The daily cream that could replace the pill

the_pillA revolutionary contraceptive body cream which could replace the Pill has been developed by scientists. (Pictured: The pill may become the thing of the past)

Women need only to rub a small amount of the gel into their arms, legs, shoulders or abdomen once a day to ensure they do not get pregnant. The cream has so far proved to be just as effective as the Pill. But crucially it does not cause the same side effects, such as weight gain, acne, moodiness, or headaches that affect 40 per cent of those who take the Pill.

Experts believe that for this reason it may prove popular with self-conscious girls and could ultimately help tackle the rising teenage pregnancy rate.

The cream, called Nestorone Estradial, may also be preferable for the many other women who dislike having to remember to take a pill once a day. They may find it far easier to rub in a small amount of contraceptive gel when they carry out their daily beauty regime. Unlike the Pill, the cream could be used by breastfeeding mothers as the hormones do not enter breast milk.

The clear gel, which has been developed by scientists in New York, contains a combination of the sex hormones oestrogen and progesterone – the chemicals found in most forms of the Pill. But it contains a different type of progesterone – called Nestorone – which in early trials caused far fewer side effects. It is quickly absorbed by the skin, with no residue, and oestrogen and progesterone are released into the blood. This interferes with the body’s normal patterns of production of oestrogen and progesterone to prevent pregnancy.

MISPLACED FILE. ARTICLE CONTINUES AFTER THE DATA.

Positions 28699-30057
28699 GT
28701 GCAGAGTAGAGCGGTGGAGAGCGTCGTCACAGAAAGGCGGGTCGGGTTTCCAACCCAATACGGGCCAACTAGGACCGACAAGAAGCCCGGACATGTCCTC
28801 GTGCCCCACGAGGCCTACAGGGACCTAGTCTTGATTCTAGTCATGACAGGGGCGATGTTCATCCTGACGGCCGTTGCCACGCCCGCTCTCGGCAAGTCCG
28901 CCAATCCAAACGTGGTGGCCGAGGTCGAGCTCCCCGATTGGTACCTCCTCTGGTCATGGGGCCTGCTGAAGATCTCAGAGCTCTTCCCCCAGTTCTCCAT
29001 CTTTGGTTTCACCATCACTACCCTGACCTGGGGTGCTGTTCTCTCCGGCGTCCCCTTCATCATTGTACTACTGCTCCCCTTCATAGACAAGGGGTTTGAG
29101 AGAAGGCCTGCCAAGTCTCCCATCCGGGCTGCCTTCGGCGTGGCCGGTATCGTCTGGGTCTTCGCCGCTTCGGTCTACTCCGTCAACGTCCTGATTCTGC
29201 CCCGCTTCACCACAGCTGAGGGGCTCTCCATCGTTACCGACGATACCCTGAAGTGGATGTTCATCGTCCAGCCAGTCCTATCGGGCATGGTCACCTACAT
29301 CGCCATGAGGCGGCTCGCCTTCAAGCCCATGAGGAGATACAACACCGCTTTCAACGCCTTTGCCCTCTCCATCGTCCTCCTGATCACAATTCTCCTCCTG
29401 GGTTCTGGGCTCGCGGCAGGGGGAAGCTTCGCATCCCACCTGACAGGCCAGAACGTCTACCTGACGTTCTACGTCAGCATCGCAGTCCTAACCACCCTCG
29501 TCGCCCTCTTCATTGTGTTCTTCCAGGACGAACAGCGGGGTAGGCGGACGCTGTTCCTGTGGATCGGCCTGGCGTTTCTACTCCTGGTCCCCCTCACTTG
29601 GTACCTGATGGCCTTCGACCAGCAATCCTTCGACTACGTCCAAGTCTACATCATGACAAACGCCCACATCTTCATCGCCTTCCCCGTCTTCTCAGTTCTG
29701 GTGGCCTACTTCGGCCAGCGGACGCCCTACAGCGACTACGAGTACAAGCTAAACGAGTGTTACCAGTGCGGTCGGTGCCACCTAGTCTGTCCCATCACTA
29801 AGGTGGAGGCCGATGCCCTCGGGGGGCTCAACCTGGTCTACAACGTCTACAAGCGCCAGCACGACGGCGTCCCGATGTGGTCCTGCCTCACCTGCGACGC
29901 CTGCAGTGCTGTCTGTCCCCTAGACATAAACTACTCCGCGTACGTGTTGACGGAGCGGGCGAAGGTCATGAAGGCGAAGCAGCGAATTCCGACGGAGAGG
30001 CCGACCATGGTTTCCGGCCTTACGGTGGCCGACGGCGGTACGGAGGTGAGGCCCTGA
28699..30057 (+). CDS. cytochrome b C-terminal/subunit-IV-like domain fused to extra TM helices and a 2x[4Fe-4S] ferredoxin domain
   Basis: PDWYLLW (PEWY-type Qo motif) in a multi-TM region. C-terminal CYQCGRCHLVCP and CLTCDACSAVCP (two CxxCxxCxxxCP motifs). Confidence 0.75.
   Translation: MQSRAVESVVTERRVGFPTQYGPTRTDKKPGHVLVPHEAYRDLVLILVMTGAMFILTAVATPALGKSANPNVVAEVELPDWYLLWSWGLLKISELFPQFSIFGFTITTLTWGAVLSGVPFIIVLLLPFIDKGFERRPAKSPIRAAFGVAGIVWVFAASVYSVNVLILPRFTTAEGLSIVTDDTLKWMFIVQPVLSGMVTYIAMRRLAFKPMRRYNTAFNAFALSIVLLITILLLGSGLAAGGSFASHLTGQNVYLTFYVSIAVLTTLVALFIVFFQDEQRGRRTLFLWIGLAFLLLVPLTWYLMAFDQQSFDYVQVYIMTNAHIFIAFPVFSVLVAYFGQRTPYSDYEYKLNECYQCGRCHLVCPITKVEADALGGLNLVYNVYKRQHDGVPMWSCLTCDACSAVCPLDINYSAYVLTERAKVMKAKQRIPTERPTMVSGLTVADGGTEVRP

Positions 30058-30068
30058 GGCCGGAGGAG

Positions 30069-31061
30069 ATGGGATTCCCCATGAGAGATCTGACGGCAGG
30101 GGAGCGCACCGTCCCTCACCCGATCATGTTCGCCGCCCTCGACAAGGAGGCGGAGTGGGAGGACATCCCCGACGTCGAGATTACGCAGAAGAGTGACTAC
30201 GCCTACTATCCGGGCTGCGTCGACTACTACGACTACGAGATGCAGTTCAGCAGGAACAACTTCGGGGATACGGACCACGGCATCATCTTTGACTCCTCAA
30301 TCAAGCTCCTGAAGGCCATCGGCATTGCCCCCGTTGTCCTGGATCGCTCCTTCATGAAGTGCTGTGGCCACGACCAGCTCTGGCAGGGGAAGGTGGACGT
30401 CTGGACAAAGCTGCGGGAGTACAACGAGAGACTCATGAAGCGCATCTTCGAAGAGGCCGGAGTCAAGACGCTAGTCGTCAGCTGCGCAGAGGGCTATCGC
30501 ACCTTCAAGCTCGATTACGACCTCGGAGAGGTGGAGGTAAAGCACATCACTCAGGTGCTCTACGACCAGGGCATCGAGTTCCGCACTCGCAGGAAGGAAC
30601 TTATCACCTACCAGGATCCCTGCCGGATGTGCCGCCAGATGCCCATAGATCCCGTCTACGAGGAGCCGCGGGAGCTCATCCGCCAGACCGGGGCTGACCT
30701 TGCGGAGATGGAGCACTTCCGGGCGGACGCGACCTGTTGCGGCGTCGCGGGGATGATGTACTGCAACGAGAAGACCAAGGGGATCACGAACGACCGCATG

Experts believe the cream may prove popular with self-conscious girls. Women would need only to use a tiny amount of the cream at a time – a drop the size of two paracetamol capsules. As with the Pill, they would stop using it for one week in every month so they could have their period. In the UK, 3.5million women take the Pill but many stop using it because of the side effects. The cream has been developed at the Population Council research centre in New York and is expected to be widely available in the next few years.

Early trials on 18 women in their 20s and 30s over a three-month period have shown that it was just as effective as the Pill in preventing pregnancy. The research – presented yesterday at the American Society for Reproductive Medicine’s annual conference in Denver, Colorado – also shows that women prefer using it to other contraceptives. Dr Ruth Merkatz, from the Population Council, said: ‘From this small study we found it was effective in preventing pregnancy, but we need to test it over longer periods of time.’

Post published in: News

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